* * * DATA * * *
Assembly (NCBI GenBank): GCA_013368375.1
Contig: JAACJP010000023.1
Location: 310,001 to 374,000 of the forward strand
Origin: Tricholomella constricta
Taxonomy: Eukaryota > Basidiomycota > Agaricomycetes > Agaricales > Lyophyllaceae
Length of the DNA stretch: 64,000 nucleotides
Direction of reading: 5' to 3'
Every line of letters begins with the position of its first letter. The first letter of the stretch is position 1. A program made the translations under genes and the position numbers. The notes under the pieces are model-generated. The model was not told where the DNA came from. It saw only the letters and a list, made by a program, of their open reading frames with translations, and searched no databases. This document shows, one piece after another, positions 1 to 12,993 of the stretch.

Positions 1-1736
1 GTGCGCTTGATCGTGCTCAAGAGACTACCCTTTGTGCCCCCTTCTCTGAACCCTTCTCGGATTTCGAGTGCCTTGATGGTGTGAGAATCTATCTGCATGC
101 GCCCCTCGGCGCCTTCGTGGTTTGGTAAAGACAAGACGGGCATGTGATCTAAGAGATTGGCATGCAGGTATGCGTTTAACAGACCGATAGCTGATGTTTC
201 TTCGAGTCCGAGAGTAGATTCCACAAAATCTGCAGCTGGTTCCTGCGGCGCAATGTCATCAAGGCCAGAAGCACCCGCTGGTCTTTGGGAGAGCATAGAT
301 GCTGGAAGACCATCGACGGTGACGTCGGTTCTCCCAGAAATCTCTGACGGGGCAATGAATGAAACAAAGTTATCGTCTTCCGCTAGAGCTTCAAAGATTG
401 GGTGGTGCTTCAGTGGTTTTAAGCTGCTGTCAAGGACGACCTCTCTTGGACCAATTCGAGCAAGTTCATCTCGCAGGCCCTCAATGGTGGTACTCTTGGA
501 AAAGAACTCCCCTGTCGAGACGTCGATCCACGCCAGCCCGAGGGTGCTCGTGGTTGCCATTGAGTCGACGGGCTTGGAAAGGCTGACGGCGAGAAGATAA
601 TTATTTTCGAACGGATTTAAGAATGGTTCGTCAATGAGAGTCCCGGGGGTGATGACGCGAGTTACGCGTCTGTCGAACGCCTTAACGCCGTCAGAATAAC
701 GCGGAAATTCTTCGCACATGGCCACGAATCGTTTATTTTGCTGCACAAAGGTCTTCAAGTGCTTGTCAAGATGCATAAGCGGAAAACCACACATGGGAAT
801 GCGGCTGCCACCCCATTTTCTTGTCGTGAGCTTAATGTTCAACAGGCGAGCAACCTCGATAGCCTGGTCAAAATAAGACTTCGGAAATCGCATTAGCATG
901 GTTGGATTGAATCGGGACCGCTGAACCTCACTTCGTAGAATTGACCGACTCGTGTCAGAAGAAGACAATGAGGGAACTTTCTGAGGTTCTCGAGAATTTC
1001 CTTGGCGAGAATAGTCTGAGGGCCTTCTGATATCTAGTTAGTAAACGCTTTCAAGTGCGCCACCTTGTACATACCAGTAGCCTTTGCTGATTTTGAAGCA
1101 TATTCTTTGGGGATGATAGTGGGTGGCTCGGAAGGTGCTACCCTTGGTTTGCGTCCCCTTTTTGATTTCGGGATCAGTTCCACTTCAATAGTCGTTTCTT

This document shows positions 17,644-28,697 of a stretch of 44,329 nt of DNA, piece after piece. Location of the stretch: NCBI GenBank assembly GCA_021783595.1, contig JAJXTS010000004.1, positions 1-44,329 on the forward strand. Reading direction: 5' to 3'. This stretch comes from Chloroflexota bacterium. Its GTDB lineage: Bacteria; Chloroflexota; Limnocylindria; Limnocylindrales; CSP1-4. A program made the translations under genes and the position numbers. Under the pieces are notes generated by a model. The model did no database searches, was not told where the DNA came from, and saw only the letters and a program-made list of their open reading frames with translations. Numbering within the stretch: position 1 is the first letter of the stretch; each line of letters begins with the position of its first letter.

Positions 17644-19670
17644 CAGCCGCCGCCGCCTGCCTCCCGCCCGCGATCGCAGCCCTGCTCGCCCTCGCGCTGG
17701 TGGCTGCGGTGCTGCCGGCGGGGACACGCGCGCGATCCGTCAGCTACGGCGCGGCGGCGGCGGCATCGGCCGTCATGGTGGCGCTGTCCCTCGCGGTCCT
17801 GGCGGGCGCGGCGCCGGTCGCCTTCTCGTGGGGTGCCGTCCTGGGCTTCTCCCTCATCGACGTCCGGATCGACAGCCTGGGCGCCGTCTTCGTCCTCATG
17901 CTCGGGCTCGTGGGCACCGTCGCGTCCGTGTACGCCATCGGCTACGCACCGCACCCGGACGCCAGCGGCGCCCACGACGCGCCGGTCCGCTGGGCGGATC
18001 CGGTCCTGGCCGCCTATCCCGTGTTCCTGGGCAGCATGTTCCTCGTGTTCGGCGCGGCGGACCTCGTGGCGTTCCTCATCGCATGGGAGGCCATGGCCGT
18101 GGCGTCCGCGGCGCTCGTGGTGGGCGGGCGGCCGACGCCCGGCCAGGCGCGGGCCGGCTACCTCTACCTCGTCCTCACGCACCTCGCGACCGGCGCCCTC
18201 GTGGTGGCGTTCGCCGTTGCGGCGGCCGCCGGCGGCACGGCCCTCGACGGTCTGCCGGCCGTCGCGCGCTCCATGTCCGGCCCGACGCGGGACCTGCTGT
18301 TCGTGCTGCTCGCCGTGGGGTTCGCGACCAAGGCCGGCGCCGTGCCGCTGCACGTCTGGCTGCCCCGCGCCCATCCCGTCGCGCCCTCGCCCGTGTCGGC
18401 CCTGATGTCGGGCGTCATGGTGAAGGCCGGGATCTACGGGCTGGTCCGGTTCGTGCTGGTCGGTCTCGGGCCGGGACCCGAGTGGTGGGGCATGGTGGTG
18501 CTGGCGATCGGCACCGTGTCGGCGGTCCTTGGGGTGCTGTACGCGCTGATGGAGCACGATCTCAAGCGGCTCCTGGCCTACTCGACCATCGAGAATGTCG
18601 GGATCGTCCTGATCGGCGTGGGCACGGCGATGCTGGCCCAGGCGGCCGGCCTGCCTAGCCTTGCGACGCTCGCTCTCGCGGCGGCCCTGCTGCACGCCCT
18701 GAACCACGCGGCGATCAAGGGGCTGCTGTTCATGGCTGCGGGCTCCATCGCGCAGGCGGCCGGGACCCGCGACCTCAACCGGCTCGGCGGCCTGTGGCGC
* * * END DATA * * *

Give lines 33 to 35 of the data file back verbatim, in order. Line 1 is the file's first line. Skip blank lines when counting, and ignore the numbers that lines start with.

18501 CTGGCGATCGGCACCGTGTCGGCGGTCCTTGGGGTGCTGTACGCGCTGATGGAGCACGATCTCAAGCGGCTCCTGGCCTACTCGACCATCGAGAATGTCG
18601 GGATCGTCCTGATCGGCGTGGGCACGGCGATGCTGGCCCAGGCGGCCGGCCTGCCTAGCCTTGCGACGCTCGCTCTCGCGGCGGCCCTGCTGCACGCCCT
18701 GAACCACGCGGCGATCAAGGGGCTGCTGTTCATGGCTGCGGGCTCCATCGCGCAGGCGGCCGGGACCCGCGACCTCAACCGGCTCGGCGGCCTGTGGCGC